After you’ve checked these items of your lawn’s to-do list you’re now ready to winterize your lawn with a late fall feeding fertilizer application.
Not sure which type of winter fertilizer to use? Check back next week to learn how to determine the best winter fertilizer for your turf type.
It’s not just an old wives tale; vinegar really does get rid of weeds, if you know how to properly use it.
Vinegar is a popular choice among homeowners who are in favor of a more organic method to get rid of pesky weeds. Dallas lawn care specialists offer organic weed control products, but when weeds sprout in between applications, you may have to take weed control into your own hands.
So what kind of vinegar is effective against weeds? If you’ve tried this method before, you may have been disappointed when the only result you got was a very vinegary garden. The reason your previous attempt may have been ineffectual was because you didn’t use the right kind of vinegar. Dallas lawn care studies have shown that in order to be effective against weeds, the vinegar must possess a 20 percent concentration of acetic acid. Now that you know what kind of vinegar to use, how should it be applied?
Most people spray organic weed control products directly on the plants, thinking it won’t do any harm. In most cases, this is probably true. However, when using vinegar, you’re using an acidic liquid that can remove the waxy layer of defense plant leaves have, leaving the plant susceptible to dehydration. The second application alternative is to drench the soil directly below the plant. However, this also presents complications as the pH level of the soil is lowered to a level that plants cannot survive. The plants won’t immediately die, because the acidifying effects will last for up to a year. The plant may have one last period of bloom, which is when you should apply lime to neutralize the soil.
Vinegar might take a little more planning than some other organic weed control products, but it is still an inexpensive method to eliminate weeds without posing harm to the environment. Dallas lawn care experts suggest applying the vinegar on warm, dry days. If it happens to rain immediately after you apply the vinegar application, you’ll need to re-apply because the original application will have been washed away.
If you aren’t sure if this is the right solution, consult your local Dallas lawn care company for the best organic weed control solution.
When your Dallas lawn needs fertilized, the best solution is to contact your local Dallas lawn care company and have the professionals attend to the task. However, if you’re one of those do-it-yourselfers, then there is some research to be done on the subject. Not all fertilizers are the same, so you should decide which fertilizer is right for your Dallas lawn, how much should be applied, when it should be applied, as well as what to do to ensure the application is successful. If you’re using granule fertilizer, you will want to look into purchasing a spreader to disseminate the fertilizer evenly.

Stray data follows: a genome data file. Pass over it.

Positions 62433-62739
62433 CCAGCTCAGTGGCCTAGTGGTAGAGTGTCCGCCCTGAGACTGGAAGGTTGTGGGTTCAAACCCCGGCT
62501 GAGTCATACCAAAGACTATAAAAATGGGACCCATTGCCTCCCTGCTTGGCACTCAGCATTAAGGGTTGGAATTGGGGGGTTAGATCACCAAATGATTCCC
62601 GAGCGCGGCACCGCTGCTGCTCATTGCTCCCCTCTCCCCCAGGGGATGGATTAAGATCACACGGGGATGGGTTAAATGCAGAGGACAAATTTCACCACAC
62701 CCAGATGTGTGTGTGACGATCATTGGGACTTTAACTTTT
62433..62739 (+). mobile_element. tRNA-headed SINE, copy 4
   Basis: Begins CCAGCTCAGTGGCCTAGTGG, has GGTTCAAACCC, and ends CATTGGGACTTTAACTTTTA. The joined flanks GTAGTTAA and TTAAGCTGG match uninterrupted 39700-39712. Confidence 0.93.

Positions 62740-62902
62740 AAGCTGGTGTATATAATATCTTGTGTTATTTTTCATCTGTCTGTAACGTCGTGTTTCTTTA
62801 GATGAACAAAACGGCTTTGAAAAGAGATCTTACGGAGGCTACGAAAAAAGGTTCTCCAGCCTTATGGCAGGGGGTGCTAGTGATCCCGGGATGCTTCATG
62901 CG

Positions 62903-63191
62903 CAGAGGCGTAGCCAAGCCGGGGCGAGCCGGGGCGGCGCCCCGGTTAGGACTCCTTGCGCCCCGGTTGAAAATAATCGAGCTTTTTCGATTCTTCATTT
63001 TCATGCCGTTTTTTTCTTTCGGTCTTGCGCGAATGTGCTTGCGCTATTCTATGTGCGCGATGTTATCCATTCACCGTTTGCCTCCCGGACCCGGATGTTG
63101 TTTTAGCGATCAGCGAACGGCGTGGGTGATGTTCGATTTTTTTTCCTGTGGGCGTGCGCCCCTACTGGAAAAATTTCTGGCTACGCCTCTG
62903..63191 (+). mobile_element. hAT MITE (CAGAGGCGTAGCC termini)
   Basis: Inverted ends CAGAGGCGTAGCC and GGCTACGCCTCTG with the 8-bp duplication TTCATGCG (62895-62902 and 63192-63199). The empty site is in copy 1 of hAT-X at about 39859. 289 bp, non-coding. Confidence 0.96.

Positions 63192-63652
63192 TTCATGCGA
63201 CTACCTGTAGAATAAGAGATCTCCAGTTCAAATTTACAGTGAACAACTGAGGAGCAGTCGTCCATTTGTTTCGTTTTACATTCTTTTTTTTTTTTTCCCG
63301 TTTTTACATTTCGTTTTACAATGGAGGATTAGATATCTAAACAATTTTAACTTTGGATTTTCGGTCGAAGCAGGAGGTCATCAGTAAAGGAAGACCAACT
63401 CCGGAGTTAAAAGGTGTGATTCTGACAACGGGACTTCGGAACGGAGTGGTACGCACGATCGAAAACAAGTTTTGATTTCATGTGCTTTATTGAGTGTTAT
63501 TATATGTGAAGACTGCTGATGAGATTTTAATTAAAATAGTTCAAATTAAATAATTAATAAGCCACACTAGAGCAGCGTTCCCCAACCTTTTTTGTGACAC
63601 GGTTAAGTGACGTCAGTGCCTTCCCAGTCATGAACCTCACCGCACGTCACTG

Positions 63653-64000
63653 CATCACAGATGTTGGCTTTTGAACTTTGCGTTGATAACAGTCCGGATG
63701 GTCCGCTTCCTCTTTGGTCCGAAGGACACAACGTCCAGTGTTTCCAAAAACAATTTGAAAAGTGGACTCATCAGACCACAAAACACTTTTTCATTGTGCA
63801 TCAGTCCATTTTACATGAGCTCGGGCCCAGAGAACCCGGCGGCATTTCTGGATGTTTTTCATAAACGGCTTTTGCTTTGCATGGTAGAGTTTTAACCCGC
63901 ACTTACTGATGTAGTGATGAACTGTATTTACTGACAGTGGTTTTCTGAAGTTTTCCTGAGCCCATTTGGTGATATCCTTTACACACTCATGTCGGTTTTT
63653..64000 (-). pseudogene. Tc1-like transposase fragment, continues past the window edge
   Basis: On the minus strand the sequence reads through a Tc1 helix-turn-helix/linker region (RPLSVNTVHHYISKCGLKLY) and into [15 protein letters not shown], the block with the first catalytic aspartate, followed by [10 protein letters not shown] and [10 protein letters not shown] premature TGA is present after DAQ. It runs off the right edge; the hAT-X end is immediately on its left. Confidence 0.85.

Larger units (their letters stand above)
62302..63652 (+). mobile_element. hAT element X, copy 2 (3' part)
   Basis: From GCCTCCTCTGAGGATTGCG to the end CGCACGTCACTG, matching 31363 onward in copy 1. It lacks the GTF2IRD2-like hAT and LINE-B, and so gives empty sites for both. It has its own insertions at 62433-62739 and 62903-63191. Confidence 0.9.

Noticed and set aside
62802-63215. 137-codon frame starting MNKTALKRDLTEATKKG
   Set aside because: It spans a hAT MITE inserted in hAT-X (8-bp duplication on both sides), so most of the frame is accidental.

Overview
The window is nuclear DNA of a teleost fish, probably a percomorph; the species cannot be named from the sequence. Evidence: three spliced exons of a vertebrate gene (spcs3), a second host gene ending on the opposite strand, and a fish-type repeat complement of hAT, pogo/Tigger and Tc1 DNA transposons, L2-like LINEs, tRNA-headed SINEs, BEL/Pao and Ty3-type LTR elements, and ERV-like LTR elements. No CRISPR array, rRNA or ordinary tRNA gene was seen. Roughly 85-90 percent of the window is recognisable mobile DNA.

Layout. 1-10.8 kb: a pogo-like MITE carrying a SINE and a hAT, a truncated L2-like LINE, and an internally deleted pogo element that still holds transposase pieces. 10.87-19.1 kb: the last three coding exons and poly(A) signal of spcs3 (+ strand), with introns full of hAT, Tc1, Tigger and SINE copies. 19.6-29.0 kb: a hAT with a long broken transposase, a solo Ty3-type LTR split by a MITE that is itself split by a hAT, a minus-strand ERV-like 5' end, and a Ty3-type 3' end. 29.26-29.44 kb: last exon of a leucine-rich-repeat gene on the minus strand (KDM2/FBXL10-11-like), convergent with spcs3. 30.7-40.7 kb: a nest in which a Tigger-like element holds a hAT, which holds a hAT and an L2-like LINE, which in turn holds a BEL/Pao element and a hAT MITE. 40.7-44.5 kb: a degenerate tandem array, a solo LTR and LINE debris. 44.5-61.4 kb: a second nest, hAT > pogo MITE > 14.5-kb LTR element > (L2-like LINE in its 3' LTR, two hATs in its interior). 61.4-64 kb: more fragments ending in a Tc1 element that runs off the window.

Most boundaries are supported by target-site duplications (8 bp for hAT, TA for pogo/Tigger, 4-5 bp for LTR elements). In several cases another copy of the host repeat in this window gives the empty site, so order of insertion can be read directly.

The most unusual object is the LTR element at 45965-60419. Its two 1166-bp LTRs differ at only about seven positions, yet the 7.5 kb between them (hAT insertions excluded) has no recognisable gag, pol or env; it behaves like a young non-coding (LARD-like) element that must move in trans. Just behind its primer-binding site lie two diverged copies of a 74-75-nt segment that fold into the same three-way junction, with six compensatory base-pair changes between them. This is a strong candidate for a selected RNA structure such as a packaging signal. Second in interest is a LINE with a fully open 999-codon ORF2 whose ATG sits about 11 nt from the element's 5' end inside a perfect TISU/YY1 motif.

There are generally two types of spreaders: drop spreaders and broadcast spreaders. Broadcast spreaders are particularly advantageous for those who have a large Dallas lawn to cover. However, if the area you’re fertilizing is small, a drop spreader might be more ideal.
Whereas broadcast spreaders fling the fertilizer in every direction, drop spreaders are more focused, releasing the fertilizer directly underneath the device through the hopper. This means you have to make certain you have covered that area thoroughly, or else you could have some areas of your Dallas lawn growing wildly while other sections barely look alive. Another downfall to using a drop spreader is the risk of over-fertilizing your Dallas lawn; applying fertilizer is a very delicate balance and if you apply too much fertilizer, you run the risk of frying your Dallas lawn.
If this sounds like too much of a hassle or you’re not particularly good at staying within the lines, your best option is to contact your local professional Dallas lawn care company and leave the fertilizing to them. Sometimes having a beautiful, successful Dallas lawn means leaving it up to the pros!
If you have a landscape that is in the sun for the majority of the day, lawn care specialists will tell you that not just any type of grass will do. In order to have a successful landscape, you need to have a groundcover that can withstand the constant sunlight and the heat that accompanies long periods of sunlight.
Your lawn does not have to be the typical kind of groundcover most people have. Part of having a beautiful landscape is employing creative ideas that will give your property a distinctive appearance. Interspersed with your lawn should be groundcover that will thrive in the beating sun, such as thyme, anemone and stonecrop.